Infectious diseases are disorders that are caused by organisms, usually
microscopic in size, such as bacteria, viruses, fungi, or parasites that are passed,
directly or indirectly, from one person to another.
Humans can also become infected following exposure to an infected animal that
harbors a pathogenic organism that is capable of infecting humans.
Infectious diseases are a leading cause of death worldwide, particularly in low-
income countries, especially in young children.
In 2019, two infectious diseases - lower respiratory infections and diarrheal
diseases were ranked in the top ten causes of death worldwide by the World Health
Organization (WHO). Both of these diseases can be caused by a variety of infectious
1. Deaths from the infectious diseases HIV/AIDS and tuberculosis have fallen
significantly in recent years, and they no longer appear on the list of top ten causes
of death globally.
2. However, these diseases are still a leading cause of death in low-income
countries. Malaria is another infectious disease that is a top cause of death in low-
income countries. These three diseases are due to single infectious agents.
3. A newly emerged infectious disease, COVID-19, caused by the virus SARS-CoV-2,
became a top cause of death in 2020.
4. According to data analyzed by the Centers for Disease Control and Prevention
(CDC), COVID-19 was listed as the third leading cause of death during 2020 in the
United States, behind heart disease and cancer.
4. Top ten leading causes of deaths
Leading cause of
death in high
6. Transmission of Infectious Diseases
There are a number of different routes by which a person can become infected
with an infectious agent.
a) humans must come in direct contact with a source of infection, such as
contaminated food, water, fecal material, body fluids or animal products.
With other agents, infection can be transmitted through the air.
b) The route of transmission of infectious agents is clearly an important
factor in how quickly an infectious agent can spread through a population.
An agent that can spread through the air has greater potential for
infecting a larger number of individuals than an agent that is spread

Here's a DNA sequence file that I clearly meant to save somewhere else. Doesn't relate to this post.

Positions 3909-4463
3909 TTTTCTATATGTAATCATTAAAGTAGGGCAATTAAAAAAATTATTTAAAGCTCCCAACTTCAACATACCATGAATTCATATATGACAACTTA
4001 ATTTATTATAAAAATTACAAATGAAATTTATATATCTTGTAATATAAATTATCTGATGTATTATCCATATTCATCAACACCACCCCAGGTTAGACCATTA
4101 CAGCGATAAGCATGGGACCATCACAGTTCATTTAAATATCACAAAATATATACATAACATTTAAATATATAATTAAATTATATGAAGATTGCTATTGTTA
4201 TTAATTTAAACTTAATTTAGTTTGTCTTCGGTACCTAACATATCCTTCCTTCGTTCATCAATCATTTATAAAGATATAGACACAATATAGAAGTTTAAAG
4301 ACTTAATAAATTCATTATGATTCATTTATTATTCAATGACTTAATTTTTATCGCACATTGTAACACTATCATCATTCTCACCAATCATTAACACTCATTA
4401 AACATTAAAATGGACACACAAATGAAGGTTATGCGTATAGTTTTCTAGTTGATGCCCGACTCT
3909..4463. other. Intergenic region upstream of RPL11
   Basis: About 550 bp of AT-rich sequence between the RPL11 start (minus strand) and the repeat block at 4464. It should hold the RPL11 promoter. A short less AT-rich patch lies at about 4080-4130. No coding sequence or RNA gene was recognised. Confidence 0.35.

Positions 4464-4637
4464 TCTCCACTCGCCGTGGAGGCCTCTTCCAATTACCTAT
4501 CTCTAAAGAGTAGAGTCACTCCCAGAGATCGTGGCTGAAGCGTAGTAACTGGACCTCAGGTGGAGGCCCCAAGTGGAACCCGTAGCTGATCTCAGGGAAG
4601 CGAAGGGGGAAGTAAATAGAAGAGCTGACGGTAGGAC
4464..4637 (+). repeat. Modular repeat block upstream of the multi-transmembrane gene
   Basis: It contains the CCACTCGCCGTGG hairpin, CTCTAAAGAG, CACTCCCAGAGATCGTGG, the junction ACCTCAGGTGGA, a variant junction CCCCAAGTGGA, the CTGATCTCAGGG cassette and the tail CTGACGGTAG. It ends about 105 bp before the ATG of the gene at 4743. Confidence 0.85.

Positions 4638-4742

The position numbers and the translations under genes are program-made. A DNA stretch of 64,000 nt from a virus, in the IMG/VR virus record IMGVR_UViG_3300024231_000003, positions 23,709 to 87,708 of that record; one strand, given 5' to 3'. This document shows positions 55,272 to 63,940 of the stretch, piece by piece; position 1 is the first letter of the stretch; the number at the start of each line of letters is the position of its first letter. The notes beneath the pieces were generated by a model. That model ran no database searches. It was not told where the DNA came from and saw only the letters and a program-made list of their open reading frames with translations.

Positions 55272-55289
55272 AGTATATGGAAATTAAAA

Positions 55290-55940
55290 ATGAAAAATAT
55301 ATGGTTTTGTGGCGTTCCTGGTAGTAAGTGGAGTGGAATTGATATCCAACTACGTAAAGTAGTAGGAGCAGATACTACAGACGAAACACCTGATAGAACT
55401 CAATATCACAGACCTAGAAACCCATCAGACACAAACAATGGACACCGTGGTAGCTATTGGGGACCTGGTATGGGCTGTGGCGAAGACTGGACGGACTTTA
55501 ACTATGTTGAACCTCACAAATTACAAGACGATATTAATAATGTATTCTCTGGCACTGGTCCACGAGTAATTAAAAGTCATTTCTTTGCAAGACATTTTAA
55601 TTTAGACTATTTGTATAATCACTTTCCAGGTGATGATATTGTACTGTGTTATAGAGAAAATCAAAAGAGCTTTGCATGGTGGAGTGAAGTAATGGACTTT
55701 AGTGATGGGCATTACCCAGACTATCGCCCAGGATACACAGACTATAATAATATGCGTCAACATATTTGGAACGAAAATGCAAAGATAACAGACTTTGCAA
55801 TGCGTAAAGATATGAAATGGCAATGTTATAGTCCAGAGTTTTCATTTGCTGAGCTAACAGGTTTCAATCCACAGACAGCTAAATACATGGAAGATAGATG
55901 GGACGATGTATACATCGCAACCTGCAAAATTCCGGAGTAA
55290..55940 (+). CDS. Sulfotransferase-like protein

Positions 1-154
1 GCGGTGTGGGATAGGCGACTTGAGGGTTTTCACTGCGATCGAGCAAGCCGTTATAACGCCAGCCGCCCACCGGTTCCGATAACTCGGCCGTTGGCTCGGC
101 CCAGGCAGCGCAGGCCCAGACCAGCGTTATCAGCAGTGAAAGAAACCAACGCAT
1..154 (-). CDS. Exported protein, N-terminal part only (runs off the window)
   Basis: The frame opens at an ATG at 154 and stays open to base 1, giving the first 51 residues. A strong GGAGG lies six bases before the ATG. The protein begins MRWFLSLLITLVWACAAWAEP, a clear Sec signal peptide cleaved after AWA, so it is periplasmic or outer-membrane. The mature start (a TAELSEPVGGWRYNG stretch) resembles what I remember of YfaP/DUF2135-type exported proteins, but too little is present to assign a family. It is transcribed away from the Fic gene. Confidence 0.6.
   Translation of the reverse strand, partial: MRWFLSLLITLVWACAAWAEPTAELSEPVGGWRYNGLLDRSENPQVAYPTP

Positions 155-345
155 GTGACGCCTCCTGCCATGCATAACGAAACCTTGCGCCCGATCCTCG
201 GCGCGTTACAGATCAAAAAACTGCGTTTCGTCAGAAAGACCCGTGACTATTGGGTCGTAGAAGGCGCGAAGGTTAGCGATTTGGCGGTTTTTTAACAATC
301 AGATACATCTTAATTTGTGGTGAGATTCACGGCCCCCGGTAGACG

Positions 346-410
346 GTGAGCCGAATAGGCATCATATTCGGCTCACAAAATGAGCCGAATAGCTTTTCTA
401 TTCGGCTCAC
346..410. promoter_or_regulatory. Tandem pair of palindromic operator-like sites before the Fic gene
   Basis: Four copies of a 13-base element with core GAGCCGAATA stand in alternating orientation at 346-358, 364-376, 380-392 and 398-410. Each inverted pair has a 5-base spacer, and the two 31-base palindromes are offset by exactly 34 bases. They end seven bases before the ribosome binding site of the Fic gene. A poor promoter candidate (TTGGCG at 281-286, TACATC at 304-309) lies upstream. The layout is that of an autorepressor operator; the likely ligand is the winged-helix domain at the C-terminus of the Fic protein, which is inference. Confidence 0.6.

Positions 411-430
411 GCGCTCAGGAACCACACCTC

through direct contact.
c) Another important factor in transmission is the survival time of the
infectious agent in the environment. An agent that survives only a few
seconds between hosts will not be able to infect as many people as an
agent that can survive in the environment for hours, days, or even longer.
These factors are important considerations when evaluating the risks of
potential bioterrorism agents.
9. Impact of infections on society
– Infectious diseases have plagued humans throughout
history, and in fact have even shaped history on some
– The plagues of biblical times, the Black Death of the Middle
Ages, and the “Spanish flu” pandemic of 1918 are but a few
examples. The 1918 flu pandemic killed more than a half
million people in the United States and up to 50 million
people worldwide and is thought to have played a
contributing role in ending World War I.
– Epidemics and pandemics have always had major social
and economic impacts on affected populations, but in our
current interconnected world, the impacts are truly global.
– This has been clearly demonstrated by the COVID-19
pandemic that began in 2020. Infections in one region can
easily spread to another. Until the virus can be contained
globally, a surge in cases in one area can cause a
resurgence of cases in other areas around the world.
13. Challenges to infectious diseases
– Despite significant advances in infectious disease research and treatment, the
control and eradication of these diseases faces major challenges.
– A WHO report released in 2007 warns that infectious diseases are spreading more
rapidly than ever before and that new infectious diseases are being discovered at a
higher rate than at any time in history.
– In just the past five years, the WHO has identified over 1000 epidemics of infectious
diseases including avian flu, swine flu, polio, and cholera.
– With greatly increased human mobility, infectious diseases have the potential to
swiftly become global epidemics and pandemics.
14. Challenges to infectious diseases
– Some of the reasons for the difficulty in combating infectious diseases are:
• New infectious diseases continue to emerge
• Old infectious diseases increase in incidence or geographical distribution
• Old infectious diseases previously under control begin to re-emerge
• Potential for intentional introduction of infectious agents by bioterrorists
• Increasing resistance of pathogens to current antimicrobial drugs
• Breakdowns in public health systems and communication between nations